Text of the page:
(adventures in New Mexico and thoughts on stress) As I started to write this, the tips of my fingers were numb, and my computer keys were so cold that I dared not rest my hands on them for any length of time. Jam was upstairs sleeping in the loft bed, having decided that his prerequisite for leaving said bed was whether he could see his breath or not, and I was [thankfully] starting to feel the first of the heat reaching my way from the wood stove. I was in a rocking chair next to the window, because given a choice of warmth by the stove or watching the sun come up over the cliffs, I chose the sun, and my fingers could just deal.
We drove up early on the first of January, eschewing New Years festivities to wake up at 4am and head off on an adventure. Driving through the southwest brings new plants and different coloured rocks at every turn. As we wound up into the Arizona mountains we discussed saguaro forests, while Jam contemplated what it’d be like to throw tomahawks at them (I responded with what I consider justifiable outrage) then he read to me about saguaros as they whizzed by and we marvelled at how old they must all be, and how small a growing range they have, and how with such a small growing range, how specific must be their conditions for survival. Stress for a saguaro is different to stress for a human, who seem to be able to exist in every growing range imaginable. We seem to be built for it while saguaro only seem to be built for extreme temperature and drought. Saguaro gave way to juniper, and juniper to ponderosa, and ponderosa back to juniper, and then the biggest sky I have ever seen (having never been to the mystical land of Montana) while we threw open the sunroof amid freezing temperatures and said, over and over again, ‘but how can the sky be so BIG?’.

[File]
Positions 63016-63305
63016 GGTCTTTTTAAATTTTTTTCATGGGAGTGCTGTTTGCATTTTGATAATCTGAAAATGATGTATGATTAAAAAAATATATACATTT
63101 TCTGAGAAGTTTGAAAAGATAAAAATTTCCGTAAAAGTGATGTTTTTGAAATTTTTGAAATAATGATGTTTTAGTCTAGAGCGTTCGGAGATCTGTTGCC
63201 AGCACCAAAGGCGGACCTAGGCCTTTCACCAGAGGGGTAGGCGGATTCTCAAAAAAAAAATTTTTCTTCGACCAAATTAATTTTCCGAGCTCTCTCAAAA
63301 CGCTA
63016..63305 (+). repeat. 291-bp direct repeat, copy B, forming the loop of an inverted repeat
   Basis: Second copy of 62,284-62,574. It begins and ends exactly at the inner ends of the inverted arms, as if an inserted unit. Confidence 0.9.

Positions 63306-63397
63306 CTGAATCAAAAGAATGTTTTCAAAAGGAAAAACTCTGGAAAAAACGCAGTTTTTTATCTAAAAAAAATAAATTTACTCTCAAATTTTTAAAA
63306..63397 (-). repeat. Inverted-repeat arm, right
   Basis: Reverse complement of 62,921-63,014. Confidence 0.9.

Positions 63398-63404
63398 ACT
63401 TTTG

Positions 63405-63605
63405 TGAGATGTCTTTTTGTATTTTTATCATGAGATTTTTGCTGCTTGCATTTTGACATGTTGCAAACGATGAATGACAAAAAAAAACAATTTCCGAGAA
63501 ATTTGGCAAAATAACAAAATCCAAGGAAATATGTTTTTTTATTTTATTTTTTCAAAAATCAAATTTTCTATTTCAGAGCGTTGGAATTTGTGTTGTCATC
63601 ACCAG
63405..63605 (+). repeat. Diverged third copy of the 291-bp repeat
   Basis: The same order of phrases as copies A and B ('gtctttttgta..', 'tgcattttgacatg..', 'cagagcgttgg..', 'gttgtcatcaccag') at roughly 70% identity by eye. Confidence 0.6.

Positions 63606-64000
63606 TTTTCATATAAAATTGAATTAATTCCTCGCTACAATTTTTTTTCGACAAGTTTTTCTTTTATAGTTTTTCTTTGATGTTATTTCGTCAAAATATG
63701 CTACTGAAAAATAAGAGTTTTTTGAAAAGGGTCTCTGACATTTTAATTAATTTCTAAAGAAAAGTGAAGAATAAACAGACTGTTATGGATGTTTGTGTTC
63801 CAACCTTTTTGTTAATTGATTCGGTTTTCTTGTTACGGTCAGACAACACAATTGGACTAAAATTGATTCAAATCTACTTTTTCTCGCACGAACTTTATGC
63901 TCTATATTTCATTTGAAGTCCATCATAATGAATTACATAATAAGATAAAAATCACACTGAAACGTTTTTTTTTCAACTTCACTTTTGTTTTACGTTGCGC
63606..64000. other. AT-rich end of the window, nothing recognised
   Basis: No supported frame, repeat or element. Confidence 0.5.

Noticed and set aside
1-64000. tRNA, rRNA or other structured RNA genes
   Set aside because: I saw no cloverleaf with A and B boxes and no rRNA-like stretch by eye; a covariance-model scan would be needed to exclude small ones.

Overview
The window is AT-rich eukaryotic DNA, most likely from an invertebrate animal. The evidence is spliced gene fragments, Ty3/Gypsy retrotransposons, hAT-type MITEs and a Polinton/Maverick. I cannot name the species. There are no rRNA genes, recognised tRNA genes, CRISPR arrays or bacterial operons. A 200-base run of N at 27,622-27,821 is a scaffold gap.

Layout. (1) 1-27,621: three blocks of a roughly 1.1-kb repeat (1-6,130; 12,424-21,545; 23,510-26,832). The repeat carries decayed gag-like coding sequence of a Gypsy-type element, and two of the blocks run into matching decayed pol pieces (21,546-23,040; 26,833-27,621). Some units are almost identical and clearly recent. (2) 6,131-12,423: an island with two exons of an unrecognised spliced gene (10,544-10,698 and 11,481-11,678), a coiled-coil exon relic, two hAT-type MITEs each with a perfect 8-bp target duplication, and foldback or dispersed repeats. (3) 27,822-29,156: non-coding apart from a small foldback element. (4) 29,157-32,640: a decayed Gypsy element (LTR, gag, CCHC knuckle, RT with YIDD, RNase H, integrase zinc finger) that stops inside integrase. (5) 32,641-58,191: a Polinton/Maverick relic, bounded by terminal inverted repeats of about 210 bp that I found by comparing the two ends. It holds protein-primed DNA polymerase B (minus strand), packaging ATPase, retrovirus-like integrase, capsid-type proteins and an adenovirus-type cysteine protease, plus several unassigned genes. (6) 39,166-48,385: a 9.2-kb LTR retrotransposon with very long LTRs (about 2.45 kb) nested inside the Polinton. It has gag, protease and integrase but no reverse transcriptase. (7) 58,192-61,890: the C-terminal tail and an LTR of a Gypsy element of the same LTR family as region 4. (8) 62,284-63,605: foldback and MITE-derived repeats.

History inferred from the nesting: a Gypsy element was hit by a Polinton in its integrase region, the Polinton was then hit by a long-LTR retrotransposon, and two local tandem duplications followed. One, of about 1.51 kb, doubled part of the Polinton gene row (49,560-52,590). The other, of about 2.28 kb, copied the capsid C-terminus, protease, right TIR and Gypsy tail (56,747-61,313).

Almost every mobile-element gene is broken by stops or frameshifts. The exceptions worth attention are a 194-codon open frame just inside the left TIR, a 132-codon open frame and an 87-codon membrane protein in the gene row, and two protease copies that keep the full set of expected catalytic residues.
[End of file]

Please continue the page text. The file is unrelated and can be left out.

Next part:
The sun breaks over the top of the canyon wall and streamed in through our little window, catching frost, pine needle and oak leaf along the way. The breath coming out my mouth is slightly less frosty, though fingers were still numb. I get up from my rocking chair to retrieve my hat, and go back to rocking by the window. Jam wakes up. We cook breakfast over the wood stove, and sip steaming coffee that keeps our fingers warm. Time skips forward: Jam works on the path that was flooded out of existence six months ago; I walk up the hill to hang out with my friends. Kiva and I spend the day gathering usnea surrounded by junipers. Jam gives martial arts lessons while Loba and I giggle and watched from the warmth of the kitchen. We all gather in their little kitchen, and sipping cider late into the night, then Jam and I make our way carefully down the hill back to our cabin, looking out for bears and mountain lions along the way (no sightings, unfortunately). We get a good fire going, climb up into the little loft bed (with window right beside it), try to read by headlamp for five minutes before giving up and gazing out the window at all the stars instead. So. Many. Stars. You forget there are that many stars in the middle of a city. You forget that silence can stretch so long and so deep. You forget that without electricity the natural rhythms of the world become your rhythms too, and before you know it, its not even 9pm and your world belongs to sleep.
To some people, vacation is the absence of work. To me, vacation is the absence of pressure. There’s a lightness to the days, an expansion of sorts. I spend the drive home with my brow furrowed, trying to understand the difference between this stress-state contraction versus relaxed expansion. The only thing I come up with is that feeling connected to the world doesn’t happen under stress, the very nature of stress being to narrow focus and escape the cause for stress. I stare out the window at the passing landscape wondering if its possible at all to pull this into every day life. And then I think to myself that it might be a lifelong endeavour but its one I’m willing to take on as an experiment. Expansion 101, or, how to become a part of the entire world even when there’s stuff to do. Its a long-shot but I do believe its possible.
In the meantime, back home, with a couple of jars of usnea tincturing in a warm place, mullein root tincturing in a non-warm place, and some more mullein leaves drying because I believe you can never have too much, I get back to work. Exciting changes are coming: website re-vamp, more classes, some different recipes, more writing about herbs and medicine. Sometimes it takes getting away from your own life to realise just how excited you are about your own life. Does that make sense? I hope so. Stay tuned…